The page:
Archive for December, 2009

Boarding a flight in the wee hours of the morning, after participating in the final Chamber Music Society performance of the Brandenburg Concertos of the season, Wu Han and David headed for Wu Han’s home country of Taiwan, at the invitation of the National Concert Hall, to inaugurate the first of three annual chamber music courses in Taipei.

Motivated by their vivid memories of the Isaac Stern Chamber Music Encounters in Jerusalem, Carnegie Hall, and other cities around the world, David and Wu Han, along with many former Stern faculty members, have long dreamed to reincarnate the unparalleled experience of chamber music study they shared. Discontinued after Isaac Stern’s death in 2001, his workshops – in which young ensembles were coached for up to two weeks by teams of distinguished faculty – remain for the past participants unforgettable, transformative experiences. When the director of the National Concert Hall approached Wu Han with the desire to bring the finest chamber music coaching to Taiwan, David and Wu Han realized the opportunity to continue and build upon the model of the Stern workshops was within their grasp. Administrating the workshop as a program of the Chamber Music Society of Lincoln Center gave the project an immediate and distinguished artistic identity, and the artists chosen for this year are all stellar musicians as well as many veterans of the Stern workshops: pianist Leon Fleisher, violinists Ani Kavafian, Arnold Steinhardt and Philip Setzer, and Juilliard School dean Ara Guzelimian as lecturer, in addition to David and Wu Han.

Soon to follow are David Finckel’s reports on this exciting project, which will of course include photos plus musical anecdotes and more.

in David’s words…


Having left home at 4am, flown from New York to Los Angeles, changed planes, Los Angeles to Tokyo, changed planes, and Tokyo to Taipei, we arrive with Phil in tow. Ani and Arnold arrive in the immigration line just behind us, having flown a different route, and Ani’s husband Bernie appears as well, having flown yet another route. Arnold’s silvery head is no problem to pick out of a crowd here, and we were spotted immediately by organizer Wei-Ling, who exchanged over four-hundred-fifty e-mails with CMS Director of Artistic Programs Michael Lawrence to make this all a reality. We are off to the Taipei Four Seasons Hotel, some food, and hopefully a good night’s sleep.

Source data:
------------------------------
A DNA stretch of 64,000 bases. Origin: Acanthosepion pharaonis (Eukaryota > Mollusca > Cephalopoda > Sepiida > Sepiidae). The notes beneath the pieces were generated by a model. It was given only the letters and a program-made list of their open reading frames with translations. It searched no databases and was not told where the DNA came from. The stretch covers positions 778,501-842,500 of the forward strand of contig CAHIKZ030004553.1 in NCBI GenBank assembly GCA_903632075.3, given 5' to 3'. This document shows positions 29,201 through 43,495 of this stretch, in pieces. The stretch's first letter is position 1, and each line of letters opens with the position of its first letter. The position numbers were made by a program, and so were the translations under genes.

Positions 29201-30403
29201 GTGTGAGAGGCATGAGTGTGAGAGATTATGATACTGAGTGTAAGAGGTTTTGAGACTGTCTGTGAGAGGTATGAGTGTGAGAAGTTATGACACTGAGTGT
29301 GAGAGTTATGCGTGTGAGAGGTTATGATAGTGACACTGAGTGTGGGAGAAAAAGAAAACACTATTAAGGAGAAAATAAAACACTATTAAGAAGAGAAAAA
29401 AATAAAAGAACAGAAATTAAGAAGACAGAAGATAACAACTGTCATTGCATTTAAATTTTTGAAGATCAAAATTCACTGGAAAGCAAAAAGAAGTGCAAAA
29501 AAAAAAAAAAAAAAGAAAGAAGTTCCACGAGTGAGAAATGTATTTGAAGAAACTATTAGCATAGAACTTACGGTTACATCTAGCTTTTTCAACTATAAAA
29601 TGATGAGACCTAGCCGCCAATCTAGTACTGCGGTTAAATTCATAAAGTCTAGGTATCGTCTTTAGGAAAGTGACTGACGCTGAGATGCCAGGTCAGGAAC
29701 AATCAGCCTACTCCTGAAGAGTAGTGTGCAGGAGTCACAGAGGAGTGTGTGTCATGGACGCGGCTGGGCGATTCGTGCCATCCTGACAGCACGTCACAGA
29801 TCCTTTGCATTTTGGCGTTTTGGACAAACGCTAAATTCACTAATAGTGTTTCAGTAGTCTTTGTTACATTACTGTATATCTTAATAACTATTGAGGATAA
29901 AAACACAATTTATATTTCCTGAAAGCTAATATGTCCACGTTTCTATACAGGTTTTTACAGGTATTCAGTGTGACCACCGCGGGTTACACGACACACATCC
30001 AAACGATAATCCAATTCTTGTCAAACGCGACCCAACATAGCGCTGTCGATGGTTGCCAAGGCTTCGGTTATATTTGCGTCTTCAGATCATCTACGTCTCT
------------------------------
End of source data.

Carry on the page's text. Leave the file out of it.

After a lavish breakfast buffet of Chinese and Western food, we depart at 9 for auditions. The National Concert Hall, our host for the project’s concerts and teaching, is a monumental venue which is part of one of Asia’s first major performing arts centers.

We decided it would be wise to hear each of the ensembles run through their repertoire before actually coaching, as we will have the opportunity to discuss our impressions of their needs and the kind of paces we should put them through. Before the auditions, Wu Han described to the faculty the genesis of the project, in the presence of National Concert Hall director Ms. Liu.

The students all played well, having rehearsed together for three days. The ensembles were assembled, and the repertoire selected, by us after extensive viewing of their audition videotapes. We look forward to beginning our work with them tomorrow.

Next order of business was the obligatory Taiwanese press conference, always well-attended by curious reporters. Wu Han and I were introduced by Ms. Liu, and Wu Han described the project in detail. Then she introduced each of the faculty, who made personal statements on their interest in chamber music and music and life in general.

After the interviews, Wu Han and I played the scherzo of the Shostakovich sonata while photographers climbed all over us, flashing away. Leon turned pages, amazed.

A commemorative platter, yet to be fired, was signed by all of us, Wu Han teaching us how to hold and paint with Chinese brushes.

Before leaving, we ran into violinist Gil Shaham arriving at the hall for a concert with the Sejong Soloists.


The faculty rehearsals for our Monday concert have been times of great joy and inspiration, as many of us have never played together, although we have admired each others’ artistry for years. Imagine the thrill for Phil and me to play the Brahms Quintet led by Arnold Steinhardt, one of our idols as we formed the Emerson Quartet, and to do so with one of the greatest pianists of all time, Leon Fleisher.

After our rehearsal it was time for Wu Han and Leon to choose the concert piano from among the many fine instruments owned by the Chiang Kai-shek Cultural Center.

The afternoon brought our first coachings with the student ensembles. These sessions included a wide range of teaching variations which included, among other activities, violin repair…

…a signature David Finckel rosining class…

…and the team teaching-format which we found so inspiring during the Isaac Stern chamber music workshops.

The afternoon also included the first of two lectures by Juilliard School dean Ara Guzelimian, who has made the journey to speak to on chamber music, its history and the art of interpretation. Ara, whose unique combination of musical erudition, professional experience and deep musical passion have made him an irreplaceable component of many of our projects, spoke of chamber music’s place in history, and of the great soloists (like Stern) who have embraced chamber music and who believe it is the best way to learn the art.